Sonic
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PostSubject: We think very much alike   Sat Jun 27, 2015 10:44 am

Sonic:

We think very much alike.

I totally agree with every word you typed...

I especially agree that if I do decide to go the shelving route, that two smaller shelves are indeed better than one tall one. I think that may be a reason Michael is approving somewhat of my existing setup..it is already laid out sort of low and horizontal...

I look forward to hear what he suggests as well as some idea of what is involved with platforms vs. racks; as I am totally unfamiliar with the platform concept.

I can also add I have no pets nor physical disability...very good points ...so platforms are possible in that sense.

But I may decide two racks... again... totally on the fence..

Thank you for your well thought out reply,

Ron
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PostSubject: Re: Ron's System   Sun Jun 28, 2015 4:31 am

Hi Ron

I was hoping to spend some time on your system tonight but got caught up in too much to do, not enough time. Will try to get to it tomorrow.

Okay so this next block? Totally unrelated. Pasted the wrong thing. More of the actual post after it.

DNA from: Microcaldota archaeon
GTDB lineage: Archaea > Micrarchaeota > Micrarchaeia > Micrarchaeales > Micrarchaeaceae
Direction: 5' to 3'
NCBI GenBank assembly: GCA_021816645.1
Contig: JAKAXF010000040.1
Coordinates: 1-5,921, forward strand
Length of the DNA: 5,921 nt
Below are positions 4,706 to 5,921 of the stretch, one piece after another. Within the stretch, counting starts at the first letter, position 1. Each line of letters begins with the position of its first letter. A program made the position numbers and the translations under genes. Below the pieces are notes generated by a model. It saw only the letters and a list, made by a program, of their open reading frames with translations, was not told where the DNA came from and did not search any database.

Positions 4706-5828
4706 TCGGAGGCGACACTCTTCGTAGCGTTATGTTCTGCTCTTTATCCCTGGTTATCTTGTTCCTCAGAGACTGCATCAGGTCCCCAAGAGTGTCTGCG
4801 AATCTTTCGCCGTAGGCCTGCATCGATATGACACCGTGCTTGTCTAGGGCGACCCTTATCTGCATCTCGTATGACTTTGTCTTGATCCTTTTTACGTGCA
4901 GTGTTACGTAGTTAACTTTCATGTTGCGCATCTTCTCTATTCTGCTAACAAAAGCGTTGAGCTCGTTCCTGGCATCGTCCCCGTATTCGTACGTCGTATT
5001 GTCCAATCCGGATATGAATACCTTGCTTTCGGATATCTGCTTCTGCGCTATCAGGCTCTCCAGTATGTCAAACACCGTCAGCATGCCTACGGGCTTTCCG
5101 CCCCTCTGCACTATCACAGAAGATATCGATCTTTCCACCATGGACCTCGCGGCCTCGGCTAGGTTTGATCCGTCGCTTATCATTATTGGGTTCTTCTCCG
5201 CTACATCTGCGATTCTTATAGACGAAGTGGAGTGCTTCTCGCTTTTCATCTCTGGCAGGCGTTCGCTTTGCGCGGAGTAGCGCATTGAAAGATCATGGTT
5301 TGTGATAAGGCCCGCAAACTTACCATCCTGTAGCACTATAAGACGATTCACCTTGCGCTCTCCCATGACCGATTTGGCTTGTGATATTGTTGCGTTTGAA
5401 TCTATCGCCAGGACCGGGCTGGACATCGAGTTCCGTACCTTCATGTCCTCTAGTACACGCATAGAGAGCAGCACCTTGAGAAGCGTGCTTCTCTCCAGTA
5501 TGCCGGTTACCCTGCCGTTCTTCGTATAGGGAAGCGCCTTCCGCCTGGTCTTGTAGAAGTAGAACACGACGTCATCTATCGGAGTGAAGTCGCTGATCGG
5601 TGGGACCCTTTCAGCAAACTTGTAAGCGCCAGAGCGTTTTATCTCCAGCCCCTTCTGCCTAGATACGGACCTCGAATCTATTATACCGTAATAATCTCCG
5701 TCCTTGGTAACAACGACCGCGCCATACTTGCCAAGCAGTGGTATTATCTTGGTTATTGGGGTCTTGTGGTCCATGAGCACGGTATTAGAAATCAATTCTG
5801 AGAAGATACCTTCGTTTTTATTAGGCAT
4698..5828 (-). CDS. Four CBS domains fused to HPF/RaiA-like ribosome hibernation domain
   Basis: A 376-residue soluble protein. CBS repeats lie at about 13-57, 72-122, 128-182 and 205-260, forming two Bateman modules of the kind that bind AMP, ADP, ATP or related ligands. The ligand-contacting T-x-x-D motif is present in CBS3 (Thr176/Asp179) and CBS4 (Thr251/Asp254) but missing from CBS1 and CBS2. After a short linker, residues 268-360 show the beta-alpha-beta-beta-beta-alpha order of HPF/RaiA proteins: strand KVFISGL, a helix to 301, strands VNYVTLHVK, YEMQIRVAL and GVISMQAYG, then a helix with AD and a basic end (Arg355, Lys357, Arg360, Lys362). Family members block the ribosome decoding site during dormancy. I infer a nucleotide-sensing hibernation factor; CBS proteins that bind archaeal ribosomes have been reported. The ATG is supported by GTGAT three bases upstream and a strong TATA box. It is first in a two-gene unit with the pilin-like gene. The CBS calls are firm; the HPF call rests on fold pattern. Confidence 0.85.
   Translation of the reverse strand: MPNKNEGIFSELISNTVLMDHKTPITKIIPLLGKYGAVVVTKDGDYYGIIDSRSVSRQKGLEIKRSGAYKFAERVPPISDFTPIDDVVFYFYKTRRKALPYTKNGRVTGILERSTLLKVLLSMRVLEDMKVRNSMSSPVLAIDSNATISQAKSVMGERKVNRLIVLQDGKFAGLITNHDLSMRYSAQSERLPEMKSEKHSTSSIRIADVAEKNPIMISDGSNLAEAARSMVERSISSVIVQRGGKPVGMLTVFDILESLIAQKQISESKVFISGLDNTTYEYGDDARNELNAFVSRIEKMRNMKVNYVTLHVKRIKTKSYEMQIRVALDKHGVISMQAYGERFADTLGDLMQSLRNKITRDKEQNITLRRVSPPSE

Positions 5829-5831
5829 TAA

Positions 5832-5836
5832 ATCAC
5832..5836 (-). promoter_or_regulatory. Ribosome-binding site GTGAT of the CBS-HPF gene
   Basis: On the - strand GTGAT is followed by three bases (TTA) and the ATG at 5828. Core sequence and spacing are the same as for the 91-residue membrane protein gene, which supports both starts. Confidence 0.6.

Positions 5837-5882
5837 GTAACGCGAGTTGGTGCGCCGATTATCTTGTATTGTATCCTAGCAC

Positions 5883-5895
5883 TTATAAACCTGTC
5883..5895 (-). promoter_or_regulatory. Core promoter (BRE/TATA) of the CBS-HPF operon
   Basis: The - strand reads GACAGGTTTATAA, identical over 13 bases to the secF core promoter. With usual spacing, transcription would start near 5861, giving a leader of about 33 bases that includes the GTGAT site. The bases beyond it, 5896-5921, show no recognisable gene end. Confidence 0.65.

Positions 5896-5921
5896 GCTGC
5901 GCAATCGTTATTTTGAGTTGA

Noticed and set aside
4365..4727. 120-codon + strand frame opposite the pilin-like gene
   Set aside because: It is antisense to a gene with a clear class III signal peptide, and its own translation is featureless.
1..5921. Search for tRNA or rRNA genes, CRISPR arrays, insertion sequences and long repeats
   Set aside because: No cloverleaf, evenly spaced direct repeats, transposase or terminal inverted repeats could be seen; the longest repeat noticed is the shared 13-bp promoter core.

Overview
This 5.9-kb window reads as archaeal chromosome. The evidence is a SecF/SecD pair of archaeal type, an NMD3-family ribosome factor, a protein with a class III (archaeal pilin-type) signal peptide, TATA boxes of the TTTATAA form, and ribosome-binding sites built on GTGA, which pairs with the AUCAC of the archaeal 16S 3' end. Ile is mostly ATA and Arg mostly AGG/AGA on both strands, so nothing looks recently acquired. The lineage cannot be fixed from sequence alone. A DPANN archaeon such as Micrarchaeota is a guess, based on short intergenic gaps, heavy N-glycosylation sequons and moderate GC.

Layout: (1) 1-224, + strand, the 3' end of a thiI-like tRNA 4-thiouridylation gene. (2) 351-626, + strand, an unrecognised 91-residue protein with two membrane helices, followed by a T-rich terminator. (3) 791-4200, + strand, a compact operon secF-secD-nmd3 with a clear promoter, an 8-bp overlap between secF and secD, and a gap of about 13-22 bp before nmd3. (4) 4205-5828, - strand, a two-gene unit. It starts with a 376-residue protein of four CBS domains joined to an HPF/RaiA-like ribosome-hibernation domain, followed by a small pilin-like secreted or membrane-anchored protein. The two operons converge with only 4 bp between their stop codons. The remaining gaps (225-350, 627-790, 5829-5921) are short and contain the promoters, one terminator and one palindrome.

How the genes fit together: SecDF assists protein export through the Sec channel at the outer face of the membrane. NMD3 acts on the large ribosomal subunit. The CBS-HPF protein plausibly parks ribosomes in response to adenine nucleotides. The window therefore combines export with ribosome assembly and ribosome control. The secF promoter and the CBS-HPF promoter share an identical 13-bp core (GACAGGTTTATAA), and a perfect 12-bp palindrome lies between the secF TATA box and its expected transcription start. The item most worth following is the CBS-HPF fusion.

You said you were moving, is that a soon thing? Reason I ask is because of carpet or no carpet, and if carpet, what kind and what's underneath?

study

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PostSubject: Reply to Michael   Tue Jun 30, 2015 12:58 am

Michael:

To answer the audio room question I probably will not be moving after all... so current room setup is the same; with carpet.

Kind Regards,

Ron
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PostSubject: Re: Ron's System   Wed Jul 01, 2015 12:32 am

Hi Ron

Sorry for the late responses.

Ok, let me ask you a few things about the flooring.

Is it a concrete slab?

How thick is the padding and carpet?

Are you on the first floor of your building?

Are you planing on tuning the rack/racks or using them tight?

If you had these 4 setups to choose from, how would you layout your equipment?


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PostSubject: reply to mg   Thu Jul 02, 2015 8:17 am

Michael:

The audio room is above the garage, with wood substrate; guessing plywood or particle board; and sad to say cheap, then padding and carpet. But it looks good. I don't have reliable measurements on thickness; suffice it to say it is "low pile" carpet and thin padding.

As for rack/plaftorm....

I could see either 3 or 4 working out the  most..